Today is the anniversary of the release date of the Laurel and Hardy feature Bonnie Scotland (1935).
In this classic, the boys break out of jail and stowaway on a cattle boat to get to Scotland to collect Stan’s inheritance, left to him by his recently departed grandfather. After expending all their resources getting there, they learn that all he was bequeathed were some bagpipes and a snuffbox. After a further succession of mishaps (the best part of their movie), they are thrown out of their rooms and accidentally wind up enlisting in the British army, which sends them to India, where the bulk of the film is laid, making the the title of the movie a sort of bait and switch. In essence, we switch from a Robert Burns riff to a Kipling one, and the unfolding movie seems to parody The Lives of a Bengal Lancer, and to presage Gunga Din. It then unfortunately gets bogged down with a romantic subplot involving Laurel’s cousin Lorna MacLaurel (June Lang) and her beau (William Janney). Luckily, Sargeant Jimmy Finlayson is on hand to help liven up this section of the film, which is divided between this romance and the military/political intrigues in colonial India. It’s a bit of a bore actually, making us pine for the film’s early scenes. In the end, a big swarm of bees saves the day, and the movie, just barely.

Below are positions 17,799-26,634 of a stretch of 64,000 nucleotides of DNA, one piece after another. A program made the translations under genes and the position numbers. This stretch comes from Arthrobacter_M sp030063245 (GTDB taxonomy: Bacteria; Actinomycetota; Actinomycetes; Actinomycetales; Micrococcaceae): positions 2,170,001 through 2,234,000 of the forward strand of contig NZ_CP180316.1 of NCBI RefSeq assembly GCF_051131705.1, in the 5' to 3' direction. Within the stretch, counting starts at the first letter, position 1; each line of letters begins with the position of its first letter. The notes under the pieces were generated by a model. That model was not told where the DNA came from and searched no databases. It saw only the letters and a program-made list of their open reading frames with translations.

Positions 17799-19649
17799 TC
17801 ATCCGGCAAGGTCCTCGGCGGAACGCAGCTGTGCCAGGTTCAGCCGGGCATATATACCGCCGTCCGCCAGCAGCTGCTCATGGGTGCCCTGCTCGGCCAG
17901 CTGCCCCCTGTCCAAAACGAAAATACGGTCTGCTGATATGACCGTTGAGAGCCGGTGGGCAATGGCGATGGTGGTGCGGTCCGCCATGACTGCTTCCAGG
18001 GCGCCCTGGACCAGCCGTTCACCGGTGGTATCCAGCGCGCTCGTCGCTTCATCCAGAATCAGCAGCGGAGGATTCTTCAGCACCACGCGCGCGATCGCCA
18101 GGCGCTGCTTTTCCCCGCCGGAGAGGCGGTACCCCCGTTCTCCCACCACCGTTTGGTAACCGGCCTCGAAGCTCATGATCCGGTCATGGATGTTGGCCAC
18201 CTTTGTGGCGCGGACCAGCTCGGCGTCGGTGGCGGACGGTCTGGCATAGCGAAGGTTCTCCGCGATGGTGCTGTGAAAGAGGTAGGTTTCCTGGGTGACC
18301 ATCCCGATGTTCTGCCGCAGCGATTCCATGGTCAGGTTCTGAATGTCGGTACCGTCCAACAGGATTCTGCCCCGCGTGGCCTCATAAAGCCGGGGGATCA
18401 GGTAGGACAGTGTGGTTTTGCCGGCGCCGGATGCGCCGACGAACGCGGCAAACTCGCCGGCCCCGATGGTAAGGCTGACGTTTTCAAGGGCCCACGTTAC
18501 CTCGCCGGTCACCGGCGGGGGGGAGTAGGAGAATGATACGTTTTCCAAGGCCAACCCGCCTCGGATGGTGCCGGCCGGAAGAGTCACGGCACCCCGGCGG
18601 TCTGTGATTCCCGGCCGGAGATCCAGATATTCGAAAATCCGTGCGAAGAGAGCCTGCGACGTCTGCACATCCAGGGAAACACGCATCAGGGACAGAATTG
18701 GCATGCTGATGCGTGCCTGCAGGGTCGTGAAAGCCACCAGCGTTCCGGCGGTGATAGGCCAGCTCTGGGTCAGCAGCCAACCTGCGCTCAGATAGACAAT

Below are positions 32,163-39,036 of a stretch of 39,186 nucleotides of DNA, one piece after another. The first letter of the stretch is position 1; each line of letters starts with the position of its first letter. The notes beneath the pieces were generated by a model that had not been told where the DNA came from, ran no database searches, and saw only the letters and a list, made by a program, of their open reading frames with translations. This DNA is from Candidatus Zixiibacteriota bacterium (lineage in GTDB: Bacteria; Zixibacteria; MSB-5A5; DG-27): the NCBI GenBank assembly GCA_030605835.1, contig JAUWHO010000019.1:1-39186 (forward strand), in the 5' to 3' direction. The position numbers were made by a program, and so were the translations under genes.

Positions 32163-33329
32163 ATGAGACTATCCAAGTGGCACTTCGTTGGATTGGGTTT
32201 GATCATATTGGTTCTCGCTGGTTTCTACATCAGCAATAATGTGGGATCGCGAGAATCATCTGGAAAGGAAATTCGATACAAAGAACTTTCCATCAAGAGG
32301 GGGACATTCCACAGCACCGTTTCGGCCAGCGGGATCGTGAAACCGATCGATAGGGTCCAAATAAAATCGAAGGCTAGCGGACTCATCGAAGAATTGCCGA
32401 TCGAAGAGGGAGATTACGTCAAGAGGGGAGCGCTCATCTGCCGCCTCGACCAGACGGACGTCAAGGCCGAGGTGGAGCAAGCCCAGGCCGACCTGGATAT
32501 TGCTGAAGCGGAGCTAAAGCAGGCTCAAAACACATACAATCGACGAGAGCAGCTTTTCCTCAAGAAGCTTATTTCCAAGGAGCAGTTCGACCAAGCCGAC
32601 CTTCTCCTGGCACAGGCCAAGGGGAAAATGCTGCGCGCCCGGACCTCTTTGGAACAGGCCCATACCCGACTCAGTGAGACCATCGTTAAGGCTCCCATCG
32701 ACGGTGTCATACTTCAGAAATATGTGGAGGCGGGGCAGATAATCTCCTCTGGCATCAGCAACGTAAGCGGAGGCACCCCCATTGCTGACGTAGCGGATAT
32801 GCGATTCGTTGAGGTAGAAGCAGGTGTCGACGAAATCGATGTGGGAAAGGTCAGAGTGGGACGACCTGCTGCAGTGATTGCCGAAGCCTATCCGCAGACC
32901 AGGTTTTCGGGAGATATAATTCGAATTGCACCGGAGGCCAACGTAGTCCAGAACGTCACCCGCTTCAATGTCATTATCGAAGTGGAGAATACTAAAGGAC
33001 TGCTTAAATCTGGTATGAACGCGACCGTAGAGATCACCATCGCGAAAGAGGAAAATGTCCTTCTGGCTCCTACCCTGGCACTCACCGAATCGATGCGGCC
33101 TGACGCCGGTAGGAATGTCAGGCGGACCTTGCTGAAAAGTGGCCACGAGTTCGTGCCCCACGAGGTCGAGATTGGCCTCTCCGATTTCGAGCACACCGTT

To learn more about slapstick history please check out my new book: Chain of Fools: Silent Comedy and Its Legacies from Nickelodeons to Youtube, just released by Bear Manor Media, also available from amazon.com etc etc etc
To find out more about the history of vaudeville, consult No Applause, Just Throw Money: The Book That Made Vaudeville Famous, available at Amazon, Barnes and Noble, and wherever nutty books are sold.